You’re probably familiar with the term bimbo, a pejorative term for a stupid, vacuous (but attractive) woman. It’s one that seems to be used much more in writing, particularly tabloid journalism, than speaking, but one most people well-acquainted with English will probably know.
And recently, bimbo has been joined by himbo, a vacuous, stupid (but attractive) man. Only fair, of course, that there’s a word for the gander as well as the goose. Though the fact there was no male version of bimbo until it was coined recently is also quite revealing of the structural patriarchialism underlying a lot of languages. Or you could also look at it as being male stupidity being taken for granted so much that there was no need to create a specific term for stupid men. Whatever way you see it though, it’s quite curious that bimbo wasn’t actually always so gender specific. Continue reading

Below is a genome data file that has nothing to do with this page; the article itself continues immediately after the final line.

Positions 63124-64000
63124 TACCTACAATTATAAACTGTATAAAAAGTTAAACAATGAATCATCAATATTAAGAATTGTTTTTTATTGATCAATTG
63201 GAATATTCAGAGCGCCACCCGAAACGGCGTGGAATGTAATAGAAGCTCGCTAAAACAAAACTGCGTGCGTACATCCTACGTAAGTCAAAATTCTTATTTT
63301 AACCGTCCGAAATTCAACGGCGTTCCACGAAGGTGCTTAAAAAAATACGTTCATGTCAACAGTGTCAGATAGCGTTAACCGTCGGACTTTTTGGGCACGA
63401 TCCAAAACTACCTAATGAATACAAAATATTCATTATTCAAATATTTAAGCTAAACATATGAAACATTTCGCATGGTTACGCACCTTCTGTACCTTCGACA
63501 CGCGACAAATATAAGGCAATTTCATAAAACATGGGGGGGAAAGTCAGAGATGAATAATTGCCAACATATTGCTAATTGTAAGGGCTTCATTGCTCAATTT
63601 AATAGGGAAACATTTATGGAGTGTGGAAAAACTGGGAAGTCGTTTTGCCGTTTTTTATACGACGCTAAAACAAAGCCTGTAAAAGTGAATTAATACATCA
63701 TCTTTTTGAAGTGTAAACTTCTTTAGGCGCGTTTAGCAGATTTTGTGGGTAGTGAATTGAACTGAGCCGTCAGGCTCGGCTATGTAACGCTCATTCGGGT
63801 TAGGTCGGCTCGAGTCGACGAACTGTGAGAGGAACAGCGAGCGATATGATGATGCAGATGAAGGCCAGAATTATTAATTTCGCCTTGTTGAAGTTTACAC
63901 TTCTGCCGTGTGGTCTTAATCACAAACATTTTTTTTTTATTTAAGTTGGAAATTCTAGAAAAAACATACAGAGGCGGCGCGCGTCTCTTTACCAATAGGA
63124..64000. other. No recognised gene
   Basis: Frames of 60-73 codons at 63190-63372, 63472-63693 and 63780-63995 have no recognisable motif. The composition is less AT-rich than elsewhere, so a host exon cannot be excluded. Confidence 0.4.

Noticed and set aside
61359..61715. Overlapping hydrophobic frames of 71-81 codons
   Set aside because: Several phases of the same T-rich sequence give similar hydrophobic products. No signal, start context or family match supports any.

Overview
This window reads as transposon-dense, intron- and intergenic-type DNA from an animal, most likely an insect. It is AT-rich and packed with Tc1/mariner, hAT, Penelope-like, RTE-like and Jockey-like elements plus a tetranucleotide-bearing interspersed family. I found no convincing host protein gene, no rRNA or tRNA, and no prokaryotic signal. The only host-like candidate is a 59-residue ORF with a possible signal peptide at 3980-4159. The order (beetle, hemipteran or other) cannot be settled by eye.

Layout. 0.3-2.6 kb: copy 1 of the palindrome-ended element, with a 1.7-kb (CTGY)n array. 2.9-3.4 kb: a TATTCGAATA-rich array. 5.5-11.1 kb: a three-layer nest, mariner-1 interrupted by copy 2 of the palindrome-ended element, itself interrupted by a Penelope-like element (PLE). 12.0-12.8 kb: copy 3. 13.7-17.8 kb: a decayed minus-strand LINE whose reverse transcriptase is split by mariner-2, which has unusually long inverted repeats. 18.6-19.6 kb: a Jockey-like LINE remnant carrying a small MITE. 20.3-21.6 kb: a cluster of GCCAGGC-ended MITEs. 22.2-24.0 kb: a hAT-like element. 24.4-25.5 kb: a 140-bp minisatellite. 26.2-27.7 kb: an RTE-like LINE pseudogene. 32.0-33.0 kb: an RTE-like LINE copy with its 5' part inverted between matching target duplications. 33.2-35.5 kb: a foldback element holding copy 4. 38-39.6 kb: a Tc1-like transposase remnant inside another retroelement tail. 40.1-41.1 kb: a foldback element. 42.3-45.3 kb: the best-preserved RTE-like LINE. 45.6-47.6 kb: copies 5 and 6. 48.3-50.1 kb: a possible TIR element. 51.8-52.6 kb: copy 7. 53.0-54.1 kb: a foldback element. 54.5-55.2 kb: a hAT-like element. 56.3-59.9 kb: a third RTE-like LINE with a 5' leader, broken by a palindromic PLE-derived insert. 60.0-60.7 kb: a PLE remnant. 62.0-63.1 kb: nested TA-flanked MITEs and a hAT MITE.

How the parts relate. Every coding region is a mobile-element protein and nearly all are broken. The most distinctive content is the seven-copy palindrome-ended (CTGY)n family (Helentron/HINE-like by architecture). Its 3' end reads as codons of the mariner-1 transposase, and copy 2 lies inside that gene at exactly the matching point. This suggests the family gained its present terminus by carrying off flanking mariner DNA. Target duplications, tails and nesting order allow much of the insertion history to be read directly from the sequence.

If you’re a regular reader, you might remember me writing about the verb to decimate some time ago. The gist was, to decimate had never been used to mean destroy or reduce by 10% in English, so it was incorrect and unjustified to “correct” people using it to mean to devastate or kill a large proportion of a group of people.
And I still basically stand by that assertion. Basically… Continue reading
-Going anywhere nice this year? Going abroad?
I haven’t had a haircut in a while, so I haven’t had the pleasure of such charming conversation recently. But I recently thought about the word abroad while reading. You see, it was being in the more old-fashioned way, as in: Continue reading
I used the word surplus when I was writing the other day, and as soon as I saw it on my screen I thought, How have I never noticed that before? Continue reading
You might hear this sound quite a bit over the next few days. Perhaps someone might be trying to give you a scare. Or perhaps they might be expressing disapproval at your choice of Hallowe’en costume. But why do we always use boo to frighten or to show disapproval? Continue reading
I read something interesting in Italian the other day:
Questo libro mi sta piacendo un casino. (I really like this book a lot).
I understood everything except un casino, though the meaning was still clear. Looking up un casino, I saw that the first meaning for it was a mess. Continue reading
OK, that doesn’t make any sense, does it? Let me explain why. Continue reading